Evidence-Based Medicine: Enabling Physicians to Make Better Decisions

  • Velma L. Payne
Part of the Health Informatics Series book series (HI)


There was a day when physicians, armed with a degree and a mission, had the confidence that based on their knowledge they could see patients, hear their complaints, and determine the best course of action to cure or ease their pain. Physicians were trusted and left to rely on their expertise to determine what was in the best interest of each patient. The medical profession, like every avenue of life, has gone and continues to go through a profound transition. The days when physicians were trusted to make the proper decision to heal the sick are gone. The basic assumption of the past, that what a physician decides by definition is correct, is being challenged. The root of the challenge is a concern for quality health care. According to David Eddy, “The plain fact is that many decisions made by physicians appear to be arbitrary—highly variable, with no obvious explanation. The very disturbing implication is that this arbitrariness represents, for at least some patients, suboptimal or even harmful care” [1]. Eddy states “substantial variations in what physicians see have been reported in virtually every aspect of the diagnostic process, from taking a history, to doing a physical examination, reading laboratory tests, performing a pathological diagnosis, and recommending a treatment” [1, p. 2]. These variations are centered on observations, perceptions, reasoning, conclusions, and practices [1, p. 2]. Statistics provided indicate that observers looking at the same thing will disagree with each other or even with themselves from 10 percent to 50 percent of the time [1, p. 2]. Eddy also feels that even though there is variability in medicine, it is not randomly practiced. Physician decisions might be variable, but they are not flippant or whimsical decisions. Variability in decisions occurs due to the complexity of problems occurring under difficult circumstances. Physicians are in the impossible position of not knowing outcomes of different actions, but having to act on them anyway. Physicians are in a position where they not only must deal with the mysteries of human biology and disease and continually expanding technologies, but a montage of other forces such as the expectations of patients and their families, personal, professional and financial goals, changing reimbursement systems, competition, malpractice, peer pressure, and politics, as well as incomplete information.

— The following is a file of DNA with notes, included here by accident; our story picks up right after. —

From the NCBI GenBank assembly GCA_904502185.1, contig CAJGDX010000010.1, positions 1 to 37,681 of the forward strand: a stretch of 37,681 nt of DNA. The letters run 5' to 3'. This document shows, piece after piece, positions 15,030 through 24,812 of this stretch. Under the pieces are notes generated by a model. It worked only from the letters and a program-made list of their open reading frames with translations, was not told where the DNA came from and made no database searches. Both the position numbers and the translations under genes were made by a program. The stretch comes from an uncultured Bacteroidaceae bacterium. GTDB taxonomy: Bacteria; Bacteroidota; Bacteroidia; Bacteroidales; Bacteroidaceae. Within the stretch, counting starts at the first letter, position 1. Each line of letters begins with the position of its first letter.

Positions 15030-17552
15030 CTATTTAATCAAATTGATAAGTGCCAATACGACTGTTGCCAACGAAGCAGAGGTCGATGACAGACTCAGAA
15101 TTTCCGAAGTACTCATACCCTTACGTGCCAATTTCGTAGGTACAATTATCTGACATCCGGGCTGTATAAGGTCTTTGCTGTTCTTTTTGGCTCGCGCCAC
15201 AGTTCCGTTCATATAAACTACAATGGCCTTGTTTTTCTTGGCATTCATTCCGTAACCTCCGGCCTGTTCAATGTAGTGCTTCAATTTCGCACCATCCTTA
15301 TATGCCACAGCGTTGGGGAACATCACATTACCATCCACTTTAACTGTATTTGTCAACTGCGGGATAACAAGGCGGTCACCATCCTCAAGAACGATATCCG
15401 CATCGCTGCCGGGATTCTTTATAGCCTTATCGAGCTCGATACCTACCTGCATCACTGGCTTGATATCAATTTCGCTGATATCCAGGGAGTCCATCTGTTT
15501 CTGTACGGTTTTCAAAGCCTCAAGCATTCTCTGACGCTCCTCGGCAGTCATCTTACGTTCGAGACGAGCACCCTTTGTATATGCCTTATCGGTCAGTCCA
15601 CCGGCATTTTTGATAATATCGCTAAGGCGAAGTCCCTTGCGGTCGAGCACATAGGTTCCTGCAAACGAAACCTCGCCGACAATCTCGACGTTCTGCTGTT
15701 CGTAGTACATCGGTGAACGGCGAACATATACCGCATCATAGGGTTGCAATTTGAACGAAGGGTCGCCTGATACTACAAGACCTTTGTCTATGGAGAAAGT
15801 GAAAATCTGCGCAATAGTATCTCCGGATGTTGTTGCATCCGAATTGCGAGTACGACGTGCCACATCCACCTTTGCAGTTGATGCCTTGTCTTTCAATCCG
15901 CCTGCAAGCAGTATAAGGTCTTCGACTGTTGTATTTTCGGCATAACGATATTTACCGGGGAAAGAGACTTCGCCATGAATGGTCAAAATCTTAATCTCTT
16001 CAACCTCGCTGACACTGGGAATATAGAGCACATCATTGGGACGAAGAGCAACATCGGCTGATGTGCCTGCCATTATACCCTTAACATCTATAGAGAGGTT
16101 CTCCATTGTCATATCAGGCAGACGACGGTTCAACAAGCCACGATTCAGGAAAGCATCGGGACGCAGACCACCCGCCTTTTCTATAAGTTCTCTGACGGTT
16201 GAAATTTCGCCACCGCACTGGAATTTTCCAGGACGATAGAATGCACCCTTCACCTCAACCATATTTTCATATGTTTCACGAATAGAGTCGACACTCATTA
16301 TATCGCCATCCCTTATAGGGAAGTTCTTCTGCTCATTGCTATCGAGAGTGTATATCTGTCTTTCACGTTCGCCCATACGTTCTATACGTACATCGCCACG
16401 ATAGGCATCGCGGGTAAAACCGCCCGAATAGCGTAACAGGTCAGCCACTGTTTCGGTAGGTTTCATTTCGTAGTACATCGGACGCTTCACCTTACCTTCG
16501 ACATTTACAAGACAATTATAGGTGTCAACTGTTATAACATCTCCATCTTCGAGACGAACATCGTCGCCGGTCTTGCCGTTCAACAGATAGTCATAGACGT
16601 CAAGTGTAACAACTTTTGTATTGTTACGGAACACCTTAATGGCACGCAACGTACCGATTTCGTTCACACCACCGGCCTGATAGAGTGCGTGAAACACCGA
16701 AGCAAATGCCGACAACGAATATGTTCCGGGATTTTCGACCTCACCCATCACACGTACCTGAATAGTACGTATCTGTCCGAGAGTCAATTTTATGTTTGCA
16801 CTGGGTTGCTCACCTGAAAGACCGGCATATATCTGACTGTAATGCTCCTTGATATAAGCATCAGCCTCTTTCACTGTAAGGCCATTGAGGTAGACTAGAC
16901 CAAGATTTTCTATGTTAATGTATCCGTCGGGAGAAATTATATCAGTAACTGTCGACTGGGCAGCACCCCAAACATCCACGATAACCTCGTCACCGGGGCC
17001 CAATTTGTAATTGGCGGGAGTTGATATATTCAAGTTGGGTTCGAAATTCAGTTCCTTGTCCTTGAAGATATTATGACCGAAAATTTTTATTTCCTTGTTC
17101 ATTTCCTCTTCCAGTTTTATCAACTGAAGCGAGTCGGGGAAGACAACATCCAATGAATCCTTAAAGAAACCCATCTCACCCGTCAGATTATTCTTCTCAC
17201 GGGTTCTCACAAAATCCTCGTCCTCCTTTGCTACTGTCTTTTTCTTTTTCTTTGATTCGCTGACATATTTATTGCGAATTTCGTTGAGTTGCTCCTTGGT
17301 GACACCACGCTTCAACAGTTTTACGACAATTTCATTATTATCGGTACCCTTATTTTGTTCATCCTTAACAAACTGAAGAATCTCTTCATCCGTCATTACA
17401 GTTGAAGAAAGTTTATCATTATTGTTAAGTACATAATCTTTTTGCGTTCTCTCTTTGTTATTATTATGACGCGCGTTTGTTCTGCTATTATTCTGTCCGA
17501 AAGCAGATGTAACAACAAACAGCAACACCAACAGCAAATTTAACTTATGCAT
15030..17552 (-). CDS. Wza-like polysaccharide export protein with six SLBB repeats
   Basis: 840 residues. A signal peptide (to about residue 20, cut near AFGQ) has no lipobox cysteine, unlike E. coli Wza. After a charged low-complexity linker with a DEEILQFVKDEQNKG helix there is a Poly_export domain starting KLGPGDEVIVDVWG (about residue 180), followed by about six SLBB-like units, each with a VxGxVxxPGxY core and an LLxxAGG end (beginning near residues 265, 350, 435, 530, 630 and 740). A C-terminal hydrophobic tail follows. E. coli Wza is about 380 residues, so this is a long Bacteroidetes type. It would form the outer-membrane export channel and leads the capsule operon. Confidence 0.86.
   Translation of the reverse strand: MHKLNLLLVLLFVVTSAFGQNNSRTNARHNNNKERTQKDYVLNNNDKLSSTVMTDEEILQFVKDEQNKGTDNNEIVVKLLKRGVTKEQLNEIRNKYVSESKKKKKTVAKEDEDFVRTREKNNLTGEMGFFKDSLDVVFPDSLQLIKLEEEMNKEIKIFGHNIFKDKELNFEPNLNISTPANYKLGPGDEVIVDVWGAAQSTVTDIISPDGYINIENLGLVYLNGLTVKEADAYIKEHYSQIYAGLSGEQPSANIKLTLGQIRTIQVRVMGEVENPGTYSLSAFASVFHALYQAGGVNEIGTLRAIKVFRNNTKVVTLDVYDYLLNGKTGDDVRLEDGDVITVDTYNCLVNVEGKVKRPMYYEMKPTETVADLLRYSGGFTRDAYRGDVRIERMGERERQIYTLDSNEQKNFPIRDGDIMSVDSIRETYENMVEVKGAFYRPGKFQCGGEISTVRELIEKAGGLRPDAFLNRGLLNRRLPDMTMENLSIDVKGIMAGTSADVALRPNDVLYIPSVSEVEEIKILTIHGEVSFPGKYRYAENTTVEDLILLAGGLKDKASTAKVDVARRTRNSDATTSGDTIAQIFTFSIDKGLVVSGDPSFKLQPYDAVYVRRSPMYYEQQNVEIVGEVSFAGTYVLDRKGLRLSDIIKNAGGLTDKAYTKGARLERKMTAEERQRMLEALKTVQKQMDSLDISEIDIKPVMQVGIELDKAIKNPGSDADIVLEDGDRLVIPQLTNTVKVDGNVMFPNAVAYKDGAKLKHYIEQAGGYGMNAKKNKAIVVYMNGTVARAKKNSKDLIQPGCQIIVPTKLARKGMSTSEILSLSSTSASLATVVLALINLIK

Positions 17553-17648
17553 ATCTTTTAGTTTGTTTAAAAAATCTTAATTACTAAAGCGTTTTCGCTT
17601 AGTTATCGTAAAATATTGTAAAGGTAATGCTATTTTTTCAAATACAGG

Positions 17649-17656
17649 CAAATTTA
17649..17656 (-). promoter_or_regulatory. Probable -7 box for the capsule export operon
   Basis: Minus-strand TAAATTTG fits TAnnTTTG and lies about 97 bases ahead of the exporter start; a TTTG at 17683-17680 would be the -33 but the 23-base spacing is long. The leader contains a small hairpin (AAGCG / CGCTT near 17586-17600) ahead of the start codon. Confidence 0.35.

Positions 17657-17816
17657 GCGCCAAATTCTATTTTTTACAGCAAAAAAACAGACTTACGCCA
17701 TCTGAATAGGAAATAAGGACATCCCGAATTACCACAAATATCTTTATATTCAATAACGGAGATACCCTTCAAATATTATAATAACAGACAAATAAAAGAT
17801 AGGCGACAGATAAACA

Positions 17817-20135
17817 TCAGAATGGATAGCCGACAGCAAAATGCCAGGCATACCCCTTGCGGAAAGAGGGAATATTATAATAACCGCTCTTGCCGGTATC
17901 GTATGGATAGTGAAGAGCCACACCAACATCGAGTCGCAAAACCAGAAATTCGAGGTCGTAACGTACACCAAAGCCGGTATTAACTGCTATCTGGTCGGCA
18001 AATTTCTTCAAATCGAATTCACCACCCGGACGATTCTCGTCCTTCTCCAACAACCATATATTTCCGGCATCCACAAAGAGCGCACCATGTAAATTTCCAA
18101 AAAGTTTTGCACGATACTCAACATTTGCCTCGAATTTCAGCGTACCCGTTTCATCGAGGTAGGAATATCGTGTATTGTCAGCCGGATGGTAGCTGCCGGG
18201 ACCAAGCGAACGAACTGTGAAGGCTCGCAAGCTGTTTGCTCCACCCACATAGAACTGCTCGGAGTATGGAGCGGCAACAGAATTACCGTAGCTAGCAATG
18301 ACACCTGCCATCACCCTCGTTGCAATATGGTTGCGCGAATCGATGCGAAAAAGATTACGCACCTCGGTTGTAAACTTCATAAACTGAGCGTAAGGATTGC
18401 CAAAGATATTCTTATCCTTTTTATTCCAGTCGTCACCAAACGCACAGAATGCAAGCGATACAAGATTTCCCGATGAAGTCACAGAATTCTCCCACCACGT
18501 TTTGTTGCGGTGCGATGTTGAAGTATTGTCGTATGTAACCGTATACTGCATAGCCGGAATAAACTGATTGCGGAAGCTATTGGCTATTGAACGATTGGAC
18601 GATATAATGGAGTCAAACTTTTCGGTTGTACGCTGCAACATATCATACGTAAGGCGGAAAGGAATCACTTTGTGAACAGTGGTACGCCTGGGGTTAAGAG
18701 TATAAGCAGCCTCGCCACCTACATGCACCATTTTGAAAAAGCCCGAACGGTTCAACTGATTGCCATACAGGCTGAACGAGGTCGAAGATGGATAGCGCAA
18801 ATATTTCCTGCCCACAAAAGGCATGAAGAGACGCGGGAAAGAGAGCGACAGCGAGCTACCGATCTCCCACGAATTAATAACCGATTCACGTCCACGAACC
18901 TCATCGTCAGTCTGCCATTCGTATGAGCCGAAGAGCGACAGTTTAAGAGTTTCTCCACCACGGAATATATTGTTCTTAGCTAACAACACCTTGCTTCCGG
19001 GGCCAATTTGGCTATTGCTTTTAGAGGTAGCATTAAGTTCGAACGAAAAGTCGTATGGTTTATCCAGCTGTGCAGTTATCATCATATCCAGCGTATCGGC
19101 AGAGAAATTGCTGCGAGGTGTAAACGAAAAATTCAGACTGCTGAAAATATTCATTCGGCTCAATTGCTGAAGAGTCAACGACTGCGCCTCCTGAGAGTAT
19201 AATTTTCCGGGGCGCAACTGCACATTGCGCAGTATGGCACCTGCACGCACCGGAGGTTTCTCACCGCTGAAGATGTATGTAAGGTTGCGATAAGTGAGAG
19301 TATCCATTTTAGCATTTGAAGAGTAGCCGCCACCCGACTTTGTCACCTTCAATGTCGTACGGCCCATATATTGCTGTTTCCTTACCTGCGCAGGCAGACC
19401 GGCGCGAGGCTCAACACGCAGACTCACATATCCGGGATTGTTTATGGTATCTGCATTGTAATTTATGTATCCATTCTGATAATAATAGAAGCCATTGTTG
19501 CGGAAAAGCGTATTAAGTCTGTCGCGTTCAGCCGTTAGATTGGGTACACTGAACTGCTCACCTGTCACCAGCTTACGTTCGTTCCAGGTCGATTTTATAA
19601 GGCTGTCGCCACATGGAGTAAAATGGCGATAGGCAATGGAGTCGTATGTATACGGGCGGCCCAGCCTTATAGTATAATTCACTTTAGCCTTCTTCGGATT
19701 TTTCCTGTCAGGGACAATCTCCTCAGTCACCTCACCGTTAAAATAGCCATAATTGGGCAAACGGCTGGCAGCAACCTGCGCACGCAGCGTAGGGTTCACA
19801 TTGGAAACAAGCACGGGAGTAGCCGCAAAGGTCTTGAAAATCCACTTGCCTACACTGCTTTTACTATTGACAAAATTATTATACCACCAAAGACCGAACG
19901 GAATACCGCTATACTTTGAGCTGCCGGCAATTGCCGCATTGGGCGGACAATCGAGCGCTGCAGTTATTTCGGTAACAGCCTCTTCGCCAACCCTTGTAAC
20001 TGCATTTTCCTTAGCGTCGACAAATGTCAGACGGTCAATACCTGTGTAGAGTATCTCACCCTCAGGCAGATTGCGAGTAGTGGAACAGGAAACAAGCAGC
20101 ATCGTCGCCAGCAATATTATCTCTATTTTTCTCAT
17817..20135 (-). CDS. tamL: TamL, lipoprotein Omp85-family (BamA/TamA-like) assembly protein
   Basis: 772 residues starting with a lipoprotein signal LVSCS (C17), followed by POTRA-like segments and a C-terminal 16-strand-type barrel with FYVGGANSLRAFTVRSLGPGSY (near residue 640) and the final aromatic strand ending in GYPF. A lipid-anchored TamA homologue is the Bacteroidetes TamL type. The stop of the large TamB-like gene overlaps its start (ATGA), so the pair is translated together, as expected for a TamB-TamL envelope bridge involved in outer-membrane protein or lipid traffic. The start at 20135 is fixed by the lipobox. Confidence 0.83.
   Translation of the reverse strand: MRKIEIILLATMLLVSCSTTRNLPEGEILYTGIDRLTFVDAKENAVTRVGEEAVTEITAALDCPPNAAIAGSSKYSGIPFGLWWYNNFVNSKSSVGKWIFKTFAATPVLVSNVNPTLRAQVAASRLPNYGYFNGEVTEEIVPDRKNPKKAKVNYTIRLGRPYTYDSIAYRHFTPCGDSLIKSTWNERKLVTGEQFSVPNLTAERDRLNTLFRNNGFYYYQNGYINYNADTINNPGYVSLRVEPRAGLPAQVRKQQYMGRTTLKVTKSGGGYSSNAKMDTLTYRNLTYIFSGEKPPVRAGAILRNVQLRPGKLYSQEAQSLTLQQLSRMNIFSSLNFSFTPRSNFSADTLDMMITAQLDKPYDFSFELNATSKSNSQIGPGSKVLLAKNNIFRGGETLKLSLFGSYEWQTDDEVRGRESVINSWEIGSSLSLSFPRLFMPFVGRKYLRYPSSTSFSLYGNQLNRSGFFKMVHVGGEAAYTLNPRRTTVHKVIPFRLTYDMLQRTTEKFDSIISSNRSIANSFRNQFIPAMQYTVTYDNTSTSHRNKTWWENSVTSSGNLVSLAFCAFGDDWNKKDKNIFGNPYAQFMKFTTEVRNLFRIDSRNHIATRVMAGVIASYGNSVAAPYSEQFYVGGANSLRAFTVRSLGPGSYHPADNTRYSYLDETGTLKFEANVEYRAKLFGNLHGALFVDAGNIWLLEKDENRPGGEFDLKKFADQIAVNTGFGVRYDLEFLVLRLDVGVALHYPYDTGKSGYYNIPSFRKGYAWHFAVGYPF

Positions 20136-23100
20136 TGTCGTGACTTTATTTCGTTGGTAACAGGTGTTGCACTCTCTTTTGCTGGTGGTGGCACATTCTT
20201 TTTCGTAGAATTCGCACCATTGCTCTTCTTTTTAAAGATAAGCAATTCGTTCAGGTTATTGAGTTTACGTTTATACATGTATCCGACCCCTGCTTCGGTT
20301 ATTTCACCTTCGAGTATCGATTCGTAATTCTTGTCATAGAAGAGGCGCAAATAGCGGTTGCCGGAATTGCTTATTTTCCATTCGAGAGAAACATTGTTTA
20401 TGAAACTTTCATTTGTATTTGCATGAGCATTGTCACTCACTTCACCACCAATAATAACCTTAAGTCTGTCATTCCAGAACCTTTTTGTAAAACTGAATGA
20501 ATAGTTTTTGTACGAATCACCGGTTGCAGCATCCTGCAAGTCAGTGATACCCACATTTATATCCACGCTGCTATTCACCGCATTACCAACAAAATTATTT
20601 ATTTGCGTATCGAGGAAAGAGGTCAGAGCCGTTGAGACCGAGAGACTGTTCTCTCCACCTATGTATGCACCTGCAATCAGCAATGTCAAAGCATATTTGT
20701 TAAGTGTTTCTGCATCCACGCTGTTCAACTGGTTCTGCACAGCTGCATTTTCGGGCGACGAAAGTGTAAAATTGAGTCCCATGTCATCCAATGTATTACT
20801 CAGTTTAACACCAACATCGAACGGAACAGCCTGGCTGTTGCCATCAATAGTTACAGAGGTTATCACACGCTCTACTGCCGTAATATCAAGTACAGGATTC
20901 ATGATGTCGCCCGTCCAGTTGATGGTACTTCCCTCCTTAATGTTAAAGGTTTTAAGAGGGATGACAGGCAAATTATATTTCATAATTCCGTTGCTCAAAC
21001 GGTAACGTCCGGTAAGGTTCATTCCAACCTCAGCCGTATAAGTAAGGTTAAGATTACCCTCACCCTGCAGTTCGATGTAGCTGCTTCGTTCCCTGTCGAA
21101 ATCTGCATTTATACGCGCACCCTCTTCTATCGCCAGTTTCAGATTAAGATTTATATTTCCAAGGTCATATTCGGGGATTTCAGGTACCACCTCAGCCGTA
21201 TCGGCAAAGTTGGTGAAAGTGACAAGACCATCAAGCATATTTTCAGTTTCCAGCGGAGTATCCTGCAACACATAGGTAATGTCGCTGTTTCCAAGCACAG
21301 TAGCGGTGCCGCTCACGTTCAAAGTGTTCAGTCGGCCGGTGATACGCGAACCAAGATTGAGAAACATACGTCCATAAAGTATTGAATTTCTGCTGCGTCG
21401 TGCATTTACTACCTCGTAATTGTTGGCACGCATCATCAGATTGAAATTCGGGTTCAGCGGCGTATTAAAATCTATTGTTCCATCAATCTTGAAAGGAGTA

Clinical Expertise Future Technology Healthcare Industry Target Outcome Computerize Clinical Decision Support System 
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Copyright information

© Springer Science+Business Media New York 2004

Authors and Affiliations

  • Velma L. Payne
    • 1
  1. 1.LLCPittsburghUSA

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